The USGA and R&A had good enough intentions when the two governing bodies agreed to simplify the Rules of Golf. And many of the changes that will take effect Jan. 1 are the result of some simple, common sense.
However, as you might expect from the USGA, some of the language is now different (details). This is the organization that brought you “hole locations” instead of pin placements. Water hazards will become “penalty areas,” and through the green will be called “general area.” Where you drop will be the “relief area,” and if you keep that spot between you and the hole, it’s called “back-on-the-line relief.”
Beginning in January, if your ball accidentally moves on the green, there’s no penalty. You can choose to leave the flagstick in when you’re on the green and you will be able to tap down spike marks on the green. You will be able to move loose impediments in a bunker.
You will be allowed only three minutes to search for a lost ball. Penalty drops will be from knee height instead of shoulder height. You will be able to move loose impediments and ground your club in a “penalty area.” And if you accidentally make a double hit, there no longer will be a penalty (summary of major changes).
T.C. Chen would have appreciated that in the 1985 U.S. Open. Leading by four shots on Sunday, he made a double hit while attempting a chip shot on the fifth hole at Oakland Hills, which so unnerved him that he went on to give up his lead and ultimately finished second to Andy North – by one stroke. His lasting legacy is that a double hit to this day is called by those who remember it a “T.C. Chen.”
The USGA and R&A also have placed limits on the scale and size of detailed green-reading materials that surfaced on the world's major tours in the past year or so. The governing bodies claim that having the charts be pocket-sized will keep green-reading as one of the skills necessary to play the game at a high level. However, it's information that is available to the highest levels of the game and largely unavailable to the everyday golfer. But that's a separate discussion for another time.
But the rules-making organizations deserve a two-shot penalty for an illegal drop for failing to right one of the great wrongs in the rules for which golfers have needlessly suffered for years: stroke-and-distance for a ball out of bounds.
It’s the most penal and unfair rule in the game, outside of disqualification. You don’t lose distance when you hit a ball into a hazard, sorry, penalty area. So why should you suffer a bigger penalty for crossing the out-of-bounds line?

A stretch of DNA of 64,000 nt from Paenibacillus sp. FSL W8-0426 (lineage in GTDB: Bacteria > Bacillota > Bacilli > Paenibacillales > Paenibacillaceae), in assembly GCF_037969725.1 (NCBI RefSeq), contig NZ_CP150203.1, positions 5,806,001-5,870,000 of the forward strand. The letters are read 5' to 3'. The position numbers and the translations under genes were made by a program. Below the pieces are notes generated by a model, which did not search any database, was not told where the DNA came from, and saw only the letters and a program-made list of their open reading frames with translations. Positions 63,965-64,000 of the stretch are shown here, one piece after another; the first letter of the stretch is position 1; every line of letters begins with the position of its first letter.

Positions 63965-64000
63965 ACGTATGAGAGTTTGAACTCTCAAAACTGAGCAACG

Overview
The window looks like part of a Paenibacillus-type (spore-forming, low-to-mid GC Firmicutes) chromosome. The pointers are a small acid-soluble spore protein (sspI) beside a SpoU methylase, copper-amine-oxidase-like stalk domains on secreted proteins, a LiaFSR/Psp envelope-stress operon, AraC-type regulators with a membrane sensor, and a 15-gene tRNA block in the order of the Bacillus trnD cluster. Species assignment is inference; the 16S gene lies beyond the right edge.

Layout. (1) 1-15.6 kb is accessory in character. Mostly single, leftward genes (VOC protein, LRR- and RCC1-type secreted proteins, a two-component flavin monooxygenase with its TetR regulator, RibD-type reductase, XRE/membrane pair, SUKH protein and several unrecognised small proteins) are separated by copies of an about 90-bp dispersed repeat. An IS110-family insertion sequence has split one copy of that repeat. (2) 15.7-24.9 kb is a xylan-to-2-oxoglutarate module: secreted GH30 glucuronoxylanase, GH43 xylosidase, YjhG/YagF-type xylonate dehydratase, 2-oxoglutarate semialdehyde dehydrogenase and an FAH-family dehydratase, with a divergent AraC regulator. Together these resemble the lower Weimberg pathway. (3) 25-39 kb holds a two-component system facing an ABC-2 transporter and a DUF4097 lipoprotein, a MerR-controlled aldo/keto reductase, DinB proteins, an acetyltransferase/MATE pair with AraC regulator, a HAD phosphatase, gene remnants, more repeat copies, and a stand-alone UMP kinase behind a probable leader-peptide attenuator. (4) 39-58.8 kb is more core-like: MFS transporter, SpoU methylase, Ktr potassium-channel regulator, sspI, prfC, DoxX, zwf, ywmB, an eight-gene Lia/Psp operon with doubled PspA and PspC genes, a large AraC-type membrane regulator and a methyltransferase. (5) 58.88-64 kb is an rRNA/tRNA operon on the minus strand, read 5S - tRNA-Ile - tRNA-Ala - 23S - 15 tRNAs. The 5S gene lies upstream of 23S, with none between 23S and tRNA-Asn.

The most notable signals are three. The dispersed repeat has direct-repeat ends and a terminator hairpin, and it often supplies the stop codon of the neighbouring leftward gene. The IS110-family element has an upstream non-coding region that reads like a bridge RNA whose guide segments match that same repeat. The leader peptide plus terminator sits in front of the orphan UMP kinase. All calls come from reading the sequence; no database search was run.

The USGA and R&A tried to address this rule by making a silly Local Rule that allows recreational players to drop a ball in the fairway nearest the point where the previous shot went out of bounds – with a penalty of two shots.
The rationale is that this Local Rule will improve pace of play by eliminating the provisional shot. But they just got it wrong. First, the provisional takes only about 30 seconds, so slow play is not the issue.
What should have been done is for out of bounds to be played as if it were marked a red penalty area. You could drop within two club lengths in a “relief area” with a penalty of one stroke. One of the rules addresses “equity,” and the penalty for hitting into a “penalty area” should be the same as for hitting out of bounds.
However, this Local Rule will not be in play for any USGA championship nor, it is assumed, will it be in effect on any professional tour. It’s simply for recreational play.
But there is a way around this. One of the new rules allows for the committee to mark areas of the course – such as jungle, underbrush or desert – with a red line for “penalty areas.” Using this rule, the committee – or your local club or daily-fee course – could remove all white out-of-bounds stakes and instead mark those areas with a red line. That would solve the stroke-and-distance problem.
It is the most practical solution available for a problem of inequity. Besides, recreational players have been doing this for years. Hardly anyone hits a provisional ball if there’s a chance that the shot is out of bounds. Nor do very many players go back to the tee to hit another ball after the original is found to be out of play. They just drop a ball where they think it crossed the OB line and keep playing.
Which is as it should be. The USGA and R&A made a great deal of headway into simplifying the rules. Except in this case. Their intentions were right, but the execution was just plain wrong.
Mike Purkey has written about golf for more than 30 years for a number of publications, including Golf Magazine and Global Golf Post. He lives in Charlotte, N.C. Email: firstname.lastname@example.org; Twitter: @mikepurkeygolf